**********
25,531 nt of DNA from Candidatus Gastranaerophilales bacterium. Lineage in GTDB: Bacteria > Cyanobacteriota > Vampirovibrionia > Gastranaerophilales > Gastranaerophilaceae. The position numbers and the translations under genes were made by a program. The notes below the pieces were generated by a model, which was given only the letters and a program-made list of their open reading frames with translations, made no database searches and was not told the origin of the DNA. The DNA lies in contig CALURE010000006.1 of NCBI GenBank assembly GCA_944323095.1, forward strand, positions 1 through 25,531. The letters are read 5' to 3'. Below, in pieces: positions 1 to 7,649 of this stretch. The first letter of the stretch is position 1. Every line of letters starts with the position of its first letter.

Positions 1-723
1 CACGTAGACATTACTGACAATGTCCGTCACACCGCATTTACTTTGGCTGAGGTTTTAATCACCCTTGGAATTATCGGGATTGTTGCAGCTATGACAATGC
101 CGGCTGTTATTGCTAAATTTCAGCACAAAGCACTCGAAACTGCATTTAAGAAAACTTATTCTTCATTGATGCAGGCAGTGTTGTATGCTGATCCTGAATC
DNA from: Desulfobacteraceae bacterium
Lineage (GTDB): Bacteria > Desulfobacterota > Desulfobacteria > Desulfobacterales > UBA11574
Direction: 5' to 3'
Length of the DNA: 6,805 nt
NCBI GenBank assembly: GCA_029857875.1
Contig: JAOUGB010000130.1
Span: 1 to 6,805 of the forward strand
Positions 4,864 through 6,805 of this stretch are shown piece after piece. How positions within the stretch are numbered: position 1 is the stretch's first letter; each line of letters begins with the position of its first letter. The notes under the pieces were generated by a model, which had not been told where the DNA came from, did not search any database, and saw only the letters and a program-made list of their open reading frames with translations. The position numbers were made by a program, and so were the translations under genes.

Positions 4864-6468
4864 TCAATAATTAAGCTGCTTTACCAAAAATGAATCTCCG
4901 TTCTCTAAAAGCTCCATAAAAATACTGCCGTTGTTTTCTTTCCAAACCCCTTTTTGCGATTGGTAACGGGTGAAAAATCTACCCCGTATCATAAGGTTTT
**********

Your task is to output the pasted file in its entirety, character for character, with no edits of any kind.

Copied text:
25,531 nt of DNA from Candidatus Gastranaerophilales bacterium. Lineage in GTDB: Bacteria > Cyanobacteriota > Vampirovibrionia > Gastranaerophilales > Gastranaerophilaceae. The position numbers and the translations under genes were made by a program. The notes below the pieces were generated by a model, which was given only the letters and a program-made list of their open reading frames with translations, made no database searches and was not told the origin of the DNA. The DNA lies in contig CALURE010000006.1 of NCBI GenBank assembly GCA_944323095.1, forward strand, positions 1 through 25,531. The letters are read 5' to 3'. Below, in pieces: positions 1 to 7,649 of this stretch. The first letter of the stretch is position 1. Every line of letters starts with the position of its first letter.

Positions 1-723
1 CACGTAGACATTACTGACAATGTCCGTCACACCGCATTTACTTTGGCTGAGGTTTTAATCACCCTTGGAATTATCGGGATTGTTGCAGCTATGACAATGC
101 CGGCTGTTATTGCTAAATTTCAGCACAAAGCACTCGAAACTGCATTTAAGAAAACTTATTCTTCATTGATGCAGGCAGTGTTGTATGCTGATCCTGAATC
DNA from: Desulfobacteraceae bacterium
Lineage (GTDB): Bacteria > Desulfobacterota > Desulfobacteria > Desulfobacterales > UBA11574
Direction: 5' to 3'
Length of the DNA: 6,805 nt
NCBI GenBank assembly: GCA_029857875.1
Contig: JAOUGB010000130.1
Span: 1 to 6,805 of the forward strand
Positions 4,864 through 6,805 of this stretch are shown piece after piece. How positions within the stretch are numbered: position 1 is the stretch's first letter; each line of letters begins with the position of its first letter. The notes under the pieces were generated by a model, which had not been told where the DNA came from, did not search any database, and saw only the letters and a program-made list of their open reading frames with translations. The position numbers were made by a program, and so were the translations under genes.

Positions 4864-6468
4864 TCAATAATTAAGCTGCTTTACCAAAAATGAATCTCCG
4901 TTCTCTAAAAGCTCCATAAAAATACTGCCGTTGTTTTCTTTCCAAACCCCTTTTTGCGATTGGTAACGGGTGAAAAATCTACCCCGTATCATAAGGTTTT